Thursday, May 14, 2020

Deporting Migrants

Young migrants and asylum seekers as young as 10 and would normally be allowed to live with relatives while their cases wind through immigration courts are quickly being deported  under an emergency declaration citing the coronavirus pandemic.
 600 minors expelled in April alone.
Border agencies say they have to restrict asylum claims and border crossings during the pandemic to prevent the virus’s spread. Migrants’ advocates call that a pretext to dispense with federal protections for children. The expulsions are the latest administration measure aimed at preventing the entry of migrant children, following other programs such as the since-rescinded “zero-tolerance” policy that resulted in thousands of family separations.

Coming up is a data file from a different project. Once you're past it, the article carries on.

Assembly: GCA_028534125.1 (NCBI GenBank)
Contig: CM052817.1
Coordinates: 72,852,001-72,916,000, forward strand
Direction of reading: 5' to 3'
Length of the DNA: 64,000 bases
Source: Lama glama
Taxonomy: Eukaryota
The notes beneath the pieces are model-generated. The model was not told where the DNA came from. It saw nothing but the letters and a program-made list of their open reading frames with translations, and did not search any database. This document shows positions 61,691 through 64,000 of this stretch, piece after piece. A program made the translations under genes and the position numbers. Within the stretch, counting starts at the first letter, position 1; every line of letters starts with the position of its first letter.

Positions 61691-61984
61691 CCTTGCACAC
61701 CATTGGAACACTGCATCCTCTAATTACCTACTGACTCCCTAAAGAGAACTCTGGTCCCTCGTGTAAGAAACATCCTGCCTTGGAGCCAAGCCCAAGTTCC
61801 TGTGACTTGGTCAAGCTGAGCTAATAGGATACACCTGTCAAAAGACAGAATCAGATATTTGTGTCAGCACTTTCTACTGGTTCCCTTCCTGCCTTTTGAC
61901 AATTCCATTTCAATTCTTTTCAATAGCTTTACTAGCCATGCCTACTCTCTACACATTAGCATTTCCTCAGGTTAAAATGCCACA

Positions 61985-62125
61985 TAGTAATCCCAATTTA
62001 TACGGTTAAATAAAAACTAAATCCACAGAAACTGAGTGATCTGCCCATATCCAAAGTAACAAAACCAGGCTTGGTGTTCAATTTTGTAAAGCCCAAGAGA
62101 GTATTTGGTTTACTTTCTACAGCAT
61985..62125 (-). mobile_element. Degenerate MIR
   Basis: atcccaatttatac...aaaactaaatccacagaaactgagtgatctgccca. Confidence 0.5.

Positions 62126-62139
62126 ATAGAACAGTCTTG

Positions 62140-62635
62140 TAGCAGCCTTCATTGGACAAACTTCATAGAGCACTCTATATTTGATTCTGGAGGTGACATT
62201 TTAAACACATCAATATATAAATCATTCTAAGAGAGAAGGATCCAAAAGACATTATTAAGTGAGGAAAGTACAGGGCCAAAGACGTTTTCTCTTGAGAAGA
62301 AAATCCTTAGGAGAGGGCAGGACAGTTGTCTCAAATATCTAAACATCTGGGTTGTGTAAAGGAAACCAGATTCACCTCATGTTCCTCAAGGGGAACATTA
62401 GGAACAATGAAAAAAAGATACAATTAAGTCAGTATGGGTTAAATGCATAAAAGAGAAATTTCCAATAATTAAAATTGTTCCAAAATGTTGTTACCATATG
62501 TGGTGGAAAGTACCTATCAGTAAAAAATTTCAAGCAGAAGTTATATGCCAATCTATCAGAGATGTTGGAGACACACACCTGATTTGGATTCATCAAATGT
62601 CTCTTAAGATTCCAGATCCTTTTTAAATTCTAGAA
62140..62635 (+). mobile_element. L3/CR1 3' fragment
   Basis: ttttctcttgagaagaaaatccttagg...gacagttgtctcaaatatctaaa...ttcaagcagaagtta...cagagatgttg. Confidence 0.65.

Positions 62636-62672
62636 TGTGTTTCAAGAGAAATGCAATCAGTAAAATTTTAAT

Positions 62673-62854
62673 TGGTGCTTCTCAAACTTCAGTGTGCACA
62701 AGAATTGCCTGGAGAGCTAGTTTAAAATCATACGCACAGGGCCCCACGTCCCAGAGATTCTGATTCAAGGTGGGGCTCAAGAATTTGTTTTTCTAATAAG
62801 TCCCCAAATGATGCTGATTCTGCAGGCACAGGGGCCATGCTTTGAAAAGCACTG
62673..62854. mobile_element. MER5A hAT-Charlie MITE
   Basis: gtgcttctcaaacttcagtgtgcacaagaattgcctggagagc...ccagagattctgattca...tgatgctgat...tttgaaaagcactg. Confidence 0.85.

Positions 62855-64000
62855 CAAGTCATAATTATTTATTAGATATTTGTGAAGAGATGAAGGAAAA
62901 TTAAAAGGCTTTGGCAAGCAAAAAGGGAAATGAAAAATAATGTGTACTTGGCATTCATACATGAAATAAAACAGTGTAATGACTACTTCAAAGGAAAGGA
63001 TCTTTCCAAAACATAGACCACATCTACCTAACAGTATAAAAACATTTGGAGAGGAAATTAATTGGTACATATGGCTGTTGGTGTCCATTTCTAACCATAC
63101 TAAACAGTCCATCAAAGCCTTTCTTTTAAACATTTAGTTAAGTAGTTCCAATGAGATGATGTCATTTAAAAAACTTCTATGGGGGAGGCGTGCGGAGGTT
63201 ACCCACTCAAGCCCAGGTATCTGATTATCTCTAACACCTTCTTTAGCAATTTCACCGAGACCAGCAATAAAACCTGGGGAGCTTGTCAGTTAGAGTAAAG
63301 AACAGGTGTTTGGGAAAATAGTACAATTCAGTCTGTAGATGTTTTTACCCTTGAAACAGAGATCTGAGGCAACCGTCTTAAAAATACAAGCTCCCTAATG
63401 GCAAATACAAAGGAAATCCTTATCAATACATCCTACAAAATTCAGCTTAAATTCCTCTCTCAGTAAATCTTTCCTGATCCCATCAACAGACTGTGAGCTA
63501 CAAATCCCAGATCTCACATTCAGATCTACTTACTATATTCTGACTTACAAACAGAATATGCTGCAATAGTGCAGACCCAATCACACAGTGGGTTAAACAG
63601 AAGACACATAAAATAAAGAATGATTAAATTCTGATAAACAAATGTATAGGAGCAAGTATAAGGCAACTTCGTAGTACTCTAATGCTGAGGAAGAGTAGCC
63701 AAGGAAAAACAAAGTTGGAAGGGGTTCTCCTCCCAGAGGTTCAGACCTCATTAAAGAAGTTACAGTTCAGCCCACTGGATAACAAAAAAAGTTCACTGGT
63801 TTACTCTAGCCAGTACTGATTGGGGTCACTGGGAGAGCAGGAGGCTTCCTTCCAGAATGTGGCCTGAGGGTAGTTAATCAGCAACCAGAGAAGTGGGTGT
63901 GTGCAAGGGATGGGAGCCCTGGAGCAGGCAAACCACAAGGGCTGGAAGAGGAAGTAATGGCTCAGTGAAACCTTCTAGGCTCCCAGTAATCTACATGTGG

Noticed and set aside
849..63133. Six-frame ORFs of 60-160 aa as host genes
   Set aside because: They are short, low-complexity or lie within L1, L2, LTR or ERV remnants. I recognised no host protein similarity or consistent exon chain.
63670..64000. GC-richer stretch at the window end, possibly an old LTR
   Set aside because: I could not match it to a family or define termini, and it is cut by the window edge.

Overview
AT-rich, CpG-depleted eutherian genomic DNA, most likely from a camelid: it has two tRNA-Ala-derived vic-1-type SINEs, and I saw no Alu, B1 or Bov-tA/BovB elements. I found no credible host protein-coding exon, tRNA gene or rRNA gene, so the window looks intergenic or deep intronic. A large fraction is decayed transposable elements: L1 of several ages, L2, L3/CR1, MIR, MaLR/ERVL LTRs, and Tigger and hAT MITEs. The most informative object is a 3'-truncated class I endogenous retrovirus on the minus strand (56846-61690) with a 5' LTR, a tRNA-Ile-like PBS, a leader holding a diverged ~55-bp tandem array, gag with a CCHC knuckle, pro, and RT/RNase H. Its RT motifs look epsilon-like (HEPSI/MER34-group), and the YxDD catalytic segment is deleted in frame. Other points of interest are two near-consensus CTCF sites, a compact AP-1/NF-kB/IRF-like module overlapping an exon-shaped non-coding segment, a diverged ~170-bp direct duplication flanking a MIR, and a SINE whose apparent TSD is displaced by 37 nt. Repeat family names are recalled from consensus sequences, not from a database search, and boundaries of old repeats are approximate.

Brenda, 16, left Guatemala in hopes of reaching the US to eventually work and help her family. Her father works on a farm, but it’s not enough. “We barely eat,” she said.

Under a 2008 anti-trafficking law and a federal court settlement known as the Flores agreement, children from countries other than Canada and Mexico must have access to legal counsel and cannot be immediately deported.
They are also supposed to be released to family in the US or otherwise held in the least restrictive setting possible. The rules are intended to prevent children from being mistreated or falling into the hands of criminals.

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